SEO Best Practices: On-Page SEO Checklist

By Amanda Gant

I originally wrote this as a guideline document just for Orbit clients, but I figured “Hey, who doesn’t love a good checklist? I should share this with the world!” So here we are.

I’ve compiled nine tips on search engine optimization (SEO) best practices to improve your on-page optimization efforts.

  1. Title tags
  2. Meta descriptions
  3. Targeted and unique content
  4. Relevant URL
  5. Headings
  6. Internal page linking
  7. Image alt text and filenames
  8. Readable content
  9. Schema markup

But before we go over our on-page checklist, let’s quickly review the SEO basics.

SEO fundamentals: what to know

Search engine optimization is all about improving and optimizing a page or website to increase visibility in search engines, such as Google or Bing. When you optimize for SEO, you’re making it easier for people to find your website as well as the product, service or information you offer.

The goal of SEO strategy is to boost your presence in search results, attracting more visitors to your site and increasing conversions.

chart showing increase in visitors to website over a five year period

There are a few types of SEO that contribute to how a site or page ranks on Google search and other search engines. These include technical SEO, off-page SEO and on-page SEO.

In this guide, we’re focusing on on-page SEO, which consists of the content on a web page, including the images, keywords, headings and more. There is a host of information on SEO and content marketing on the Orbit Blog if you’re interested in learning more about the other types of SEO.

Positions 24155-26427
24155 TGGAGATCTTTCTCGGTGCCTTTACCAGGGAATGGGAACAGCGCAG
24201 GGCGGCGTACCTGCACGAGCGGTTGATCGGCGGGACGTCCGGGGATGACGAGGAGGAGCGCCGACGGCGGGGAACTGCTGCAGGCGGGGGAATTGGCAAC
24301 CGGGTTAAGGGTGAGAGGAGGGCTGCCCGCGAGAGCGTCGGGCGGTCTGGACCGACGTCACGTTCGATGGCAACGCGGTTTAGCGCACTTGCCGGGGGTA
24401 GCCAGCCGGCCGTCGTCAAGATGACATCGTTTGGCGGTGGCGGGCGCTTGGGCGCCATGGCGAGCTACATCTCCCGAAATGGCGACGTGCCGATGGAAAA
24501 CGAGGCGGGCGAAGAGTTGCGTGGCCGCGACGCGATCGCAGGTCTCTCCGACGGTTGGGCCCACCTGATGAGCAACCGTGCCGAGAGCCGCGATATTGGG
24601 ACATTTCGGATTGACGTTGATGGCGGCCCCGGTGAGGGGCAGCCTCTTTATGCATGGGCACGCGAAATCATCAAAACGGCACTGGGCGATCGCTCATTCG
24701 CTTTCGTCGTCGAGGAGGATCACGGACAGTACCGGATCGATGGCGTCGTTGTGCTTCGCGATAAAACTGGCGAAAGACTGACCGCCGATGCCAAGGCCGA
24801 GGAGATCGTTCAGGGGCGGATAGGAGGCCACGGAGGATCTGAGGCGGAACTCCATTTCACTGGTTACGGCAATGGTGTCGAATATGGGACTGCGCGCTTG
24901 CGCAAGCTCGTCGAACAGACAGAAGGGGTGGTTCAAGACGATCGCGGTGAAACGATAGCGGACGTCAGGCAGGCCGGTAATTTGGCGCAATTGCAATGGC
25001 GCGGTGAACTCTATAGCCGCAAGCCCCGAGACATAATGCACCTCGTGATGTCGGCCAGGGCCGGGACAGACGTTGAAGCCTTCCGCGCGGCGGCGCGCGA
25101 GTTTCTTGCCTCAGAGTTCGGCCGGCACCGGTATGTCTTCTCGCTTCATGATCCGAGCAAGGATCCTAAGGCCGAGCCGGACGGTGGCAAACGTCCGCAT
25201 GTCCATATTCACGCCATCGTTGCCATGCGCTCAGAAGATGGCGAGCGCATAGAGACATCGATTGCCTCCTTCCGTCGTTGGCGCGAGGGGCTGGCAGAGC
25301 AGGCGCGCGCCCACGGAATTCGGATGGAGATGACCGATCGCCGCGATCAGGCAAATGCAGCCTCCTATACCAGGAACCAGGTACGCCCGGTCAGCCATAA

Now, on to the on-page SEO best practices checklist, covering nine tips you should be implementing on your website and blog posts.

1. Title tags

Aside from conducting (and using) keyword research for your content, the title tag is one of the most important on-page SEO factors. (If you need some pointers, here is a step-by-step guide on how to research keywords.)

The title tag should be the keyphrase or keyword you are trying to rank for, as well as the topic of the page content. Search engines use title tags to get an idea of what a page is about, so they can display and highlight relevant content in search results. Title tags also signal to the people reading the content what they can expect to find when clicking on a search result. Accurate title tags that are written with relevant keywords and search intent in mind increase visibility and click-through rate.

Let’s say you’re trying to rank for “Chicago Web Design,” your title tag may look like this:

Chicago Web Design and Development | Orbit Media

Best practices:

  • Your title tag should be written like this: Primary Keyword – Secondary Keyword | Brand Name.
  • Use a dash in between your keyword phrases and a pipe at the end before your brand name.
  • Make your title tags unique and accurate, don’t duplicate title tags.
  • Don’t forget to write for humans- keep it simple, and try to grab the reader’s attention.
  • Keep title tags at 55 characters or less in length, including spaces. If you’re interested in learning more about the new title tag guidelines, check out this post by Dr. Pete.

Example of a title tag in a browser:

Screenshot of a web design agency's homepage featuring a dark themed header, navigation menu, and a central graphic depicting website elements.

Example of a title tag in search engine results:

Google search results page showing "orbit media studios" as a top result with a description of the company as a web and digital marketing agency.